Do you wear gloves when cycling as a matter of course? Perhaps you only wear gloves when it’s cold out? There are good reasons for wearing cycling gloves other than when it’s cold though, and protecting your hands in a crash is one of them.
Tinkoff-Saxo’s Michael Rogers had a nasty reminder of the the downsides of not wearing gloves while partaking in the World Championships team time trial in Richmond, US over the weekend. Here’s his tweet from yesterday.He’s clearly kicking himself for not wearing any gloves. Looks nasty.
This is an example why you should ALWAYS wear gloves when you ride a bike pic.twitter.com/wJ9cZukgU6
— Michael Rogers (@mickrogers) September 20, 2015
If you missed the crash, here’s a replay. Michael Rogers and Michael Valgren hit the road at speeds in excess of 40mph after an innocuous touch of wheels. Riding a team time trial requires riding extremely close to the rider in front, leaving little margin for error. You pay a high price for even the smallest mistake.
"I think it was a simple touch of wheels. I don't know what happened, there was nothing I could do, I just went straight over the top,” said Michael Rogers in a post-race interview with Cyclingnews.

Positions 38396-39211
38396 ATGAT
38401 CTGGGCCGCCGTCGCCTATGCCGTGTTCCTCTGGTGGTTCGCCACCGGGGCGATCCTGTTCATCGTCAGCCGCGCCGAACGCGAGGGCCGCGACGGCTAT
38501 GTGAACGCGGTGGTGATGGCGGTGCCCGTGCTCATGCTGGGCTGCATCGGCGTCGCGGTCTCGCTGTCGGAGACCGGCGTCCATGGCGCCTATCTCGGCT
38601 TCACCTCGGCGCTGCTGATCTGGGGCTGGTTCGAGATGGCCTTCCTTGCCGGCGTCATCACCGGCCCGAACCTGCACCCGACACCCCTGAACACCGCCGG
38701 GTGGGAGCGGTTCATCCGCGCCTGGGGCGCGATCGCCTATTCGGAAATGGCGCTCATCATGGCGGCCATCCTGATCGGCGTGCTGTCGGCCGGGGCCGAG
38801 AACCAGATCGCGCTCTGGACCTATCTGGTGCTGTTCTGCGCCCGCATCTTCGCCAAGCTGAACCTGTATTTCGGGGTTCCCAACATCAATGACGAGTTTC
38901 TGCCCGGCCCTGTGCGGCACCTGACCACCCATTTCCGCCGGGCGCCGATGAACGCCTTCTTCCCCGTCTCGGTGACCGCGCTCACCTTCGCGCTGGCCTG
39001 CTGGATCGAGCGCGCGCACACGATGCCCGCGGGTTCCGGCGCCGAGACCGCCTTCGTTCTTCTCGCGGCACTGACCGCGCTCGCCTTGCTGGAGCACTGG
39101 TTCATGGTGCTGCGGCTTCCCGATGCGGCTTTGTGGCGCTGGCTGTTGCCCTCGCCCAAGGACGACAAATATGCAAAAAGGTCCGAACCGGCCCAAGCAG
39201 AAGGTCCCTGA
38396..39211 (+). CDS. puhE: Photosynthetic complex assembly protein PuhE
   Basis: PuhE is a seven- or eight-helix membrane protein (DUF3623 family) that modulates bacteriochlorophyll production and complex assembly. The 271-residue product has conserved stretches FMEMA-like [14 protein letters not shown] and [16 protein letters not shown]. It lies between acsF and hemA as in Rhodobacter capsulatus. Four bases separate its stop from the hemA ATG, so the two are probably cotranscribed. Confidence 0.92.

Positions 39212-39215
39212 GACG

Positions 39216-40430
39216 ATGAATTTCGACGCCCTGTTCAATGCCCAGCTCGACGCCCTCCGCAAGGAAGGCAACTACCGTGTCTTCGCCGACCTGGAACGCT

“It's just superficial injuries at the moment, nothing broken, just a little skin off the top. I'll be feeling pretty sorry for myself for the next couple of days, but there's nothing you can do about it now,” he added.
No one plans to crash of course, but accidents do happen. So, will you be wearing cycle gloves next time you go for a ride?
David has worked on the road.cc tech team since July 2012. Previously he was editor of Bikemagic.com and before that staff writer at RCUK. He's a seasoned cyclist of all disciplines, from road to mountain biking, touring to cyclo-cross, he only wishes he had time to ride them all. He's mildly competitive, though he'll never admit it, and is a frequent road racer but is too lazy to do really well. He currently resides in the Cotswolds.